As of now, the strategy — fund incrementally now, figure out the rest later — has raised some eyebrows across party lines in Congress. Democrats have threatened to take the government to the brink of a partial shutdown, if necessary, to block wall funding. With no detailed plan from the White House, some Republicans aren’t a sure bet for support either.

Paying for the wall is shaping up to be a losing battle

We know Mexico isn’t going to pay for the wall first.

“I never said they’re gonna pay from the start,” Trump told ABC’s David Muir in his first major TV interview as president. “I said Mexico will pay for the wall. … I wanna start the wall immediately. Every supporter I have — I have had so many people calling and tweeting and — and writing letters saying they’re so happy about it. I wanna start the wall. We will be reimbursed for the wall.”

But in Washington, even the notion that Mexico will eventually pay for the wall has become laughable. Most Republican lawmakers have stopped playing along. Mexico’s leadership is adamant that it will not pay for the wall, and in early April, Secretary of State Rex Tillerson told ABC’s George Stephanopoulos that he has “had no conversation” with Mexico’s foreign minister about the subject.

At the end of the day, everyone is well aware that if the wall is going to be built, it will have to be funded through Congress first, with taxpayer dollars. What no one knows is just how much taxpayers will be on the hook for. Already Democrats have put their foot down, warning Republicans that any attempt to fund the border wall would lead to government shutdown. According to reports from Capitol Hill, Republicans, who are eager to avoid that outcome, have been trying to avoid the subject of wall funding in recent government spending negotiations.

The one possibility for Trump to have his way with Mexico, with a border adjustment tax, is also shaping up to be a nonstarter in Congress. Currently being floated by some House Republicans, this reform would tax imports and exempt exports (Vox’s Dylan Matthews explains this in greater detail), which scores as raising money because the US currently imports more than it exports; the revenue raised far outstrips the cost of the wall.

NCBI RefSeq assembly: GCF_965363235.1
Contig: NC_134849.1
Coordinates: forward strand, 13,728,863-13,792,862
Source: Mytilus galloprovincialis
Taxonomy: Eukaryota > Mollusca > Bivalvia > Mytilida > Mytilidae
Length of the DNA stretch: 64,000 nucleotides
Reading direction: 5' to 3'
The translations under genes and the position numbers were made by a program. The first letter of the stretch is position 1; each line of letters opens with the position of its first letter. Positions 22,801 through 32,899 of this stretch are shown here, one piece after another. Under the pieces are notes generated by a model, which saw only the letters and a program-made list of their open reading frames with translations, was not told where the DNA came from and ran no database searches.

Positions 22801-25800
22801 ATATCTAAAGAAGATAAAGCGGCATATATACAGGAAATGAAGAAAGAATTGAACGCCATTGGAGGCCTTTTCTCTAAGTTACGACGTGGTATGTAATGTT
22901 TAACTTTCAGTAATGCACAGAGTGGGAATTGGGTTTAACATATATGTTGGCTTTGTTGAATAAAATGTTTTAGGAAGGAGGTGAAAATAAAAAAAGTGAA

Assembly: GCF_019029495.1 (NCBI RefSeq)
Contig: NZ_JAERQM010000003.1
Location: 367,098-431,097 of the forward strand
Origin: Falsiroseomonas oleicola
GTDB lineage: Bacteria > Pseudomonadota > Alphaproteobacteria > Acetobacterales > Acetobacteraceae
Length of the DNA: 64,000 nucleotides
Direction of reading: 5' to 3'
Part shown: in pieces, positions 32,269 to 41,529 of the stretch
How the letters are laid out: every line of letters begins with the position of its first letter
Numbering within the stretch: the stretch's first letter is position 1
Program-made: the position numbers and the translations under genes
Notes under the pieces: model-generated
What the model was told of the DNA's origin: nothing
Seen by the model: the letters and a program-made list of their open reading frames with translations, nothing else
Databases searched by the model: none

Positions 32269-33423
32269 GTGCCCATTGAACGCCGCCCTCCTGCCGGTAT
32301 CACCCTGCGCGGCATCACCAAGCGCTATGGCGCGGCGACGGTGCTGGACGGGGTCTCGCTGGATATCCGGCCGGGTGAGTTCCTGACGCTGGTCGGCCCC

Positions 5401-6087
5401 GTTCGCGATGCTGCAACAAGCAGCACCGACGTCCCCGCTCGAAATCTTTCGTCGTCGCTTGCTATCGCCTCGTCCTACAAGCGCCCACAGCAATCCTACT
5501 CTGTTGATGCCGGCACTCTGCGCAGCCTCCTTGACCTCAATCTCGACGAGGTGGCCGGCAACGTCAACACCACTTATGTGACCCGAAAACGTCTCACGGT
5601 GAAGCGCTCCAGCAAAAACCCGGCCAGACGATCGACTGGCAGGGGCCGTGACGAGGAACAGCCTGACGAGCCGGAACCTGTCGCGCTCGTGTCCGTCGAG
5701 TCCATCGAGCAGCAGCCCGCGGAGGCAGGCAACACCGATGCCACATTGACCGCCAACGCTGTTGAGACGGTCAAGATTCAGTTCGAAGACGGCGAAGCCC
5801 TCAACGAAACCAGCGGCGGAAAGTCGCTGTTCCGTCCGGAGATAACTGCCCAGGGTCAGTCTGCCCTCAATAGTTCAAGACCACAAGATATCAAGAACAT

But, confusingly, Trump has both said he is interested in a “border adjustment” tax and rejected the idea of what a “border adjustment” tax actually is. And it’s unlikely the proposal will even make it through the House, let alone the Senate. Members of the House Freedom Caucus — the conservative faction of the party that successfully stopped the Republican health care plan — have already expressed skepticism.

Whether via border adjustment or direct appropriations, the road to funding the wall runs through Congress. And it’s clearer than ever, given Senate Democrats’ eyebrow-raising estimate, that they (and likely also Republicans) have no intention of giving Trump money to build it.

Tara Golshan

U.S. Politics

Trump touted ‘armada’ he was sending to North Korea while it was sailing in opposite direction

CREDIT: Fox Business screengrab


The White House is blaming the Defense Department for the mistake.

The armada Trump bragged about sending to North Korea last week was actually headed in the opposite direction, according to a new report from the New York Times.

In an interview with Fox Business that aired on April 12, President Trump declared that the United States was “sending an armada” to deal with the threat posed by the North Korean dictator Kim Jong-un’s refusal to stop testing weapons.

“We are sending an armada. Very powerful,” Trump said.

Trump’s comments came on the heels of news reports that the aircraft carrier USS Carl Vinson strike group was headed toward North Korea — news seemingly confirmed by a strike group spokesman.

The day before Trump’s Fox Business interview aired, Press Secretary Sean Spicer also seemed to confirm the strike group was on the way to North Korea, saying during a news conference that “a carrier group is several things. The forward deployment is deterrence, presence. It’s prudent. But it does a lot of things. It ensures our — we have the strategic capabilities, and it gives the president options in the region.”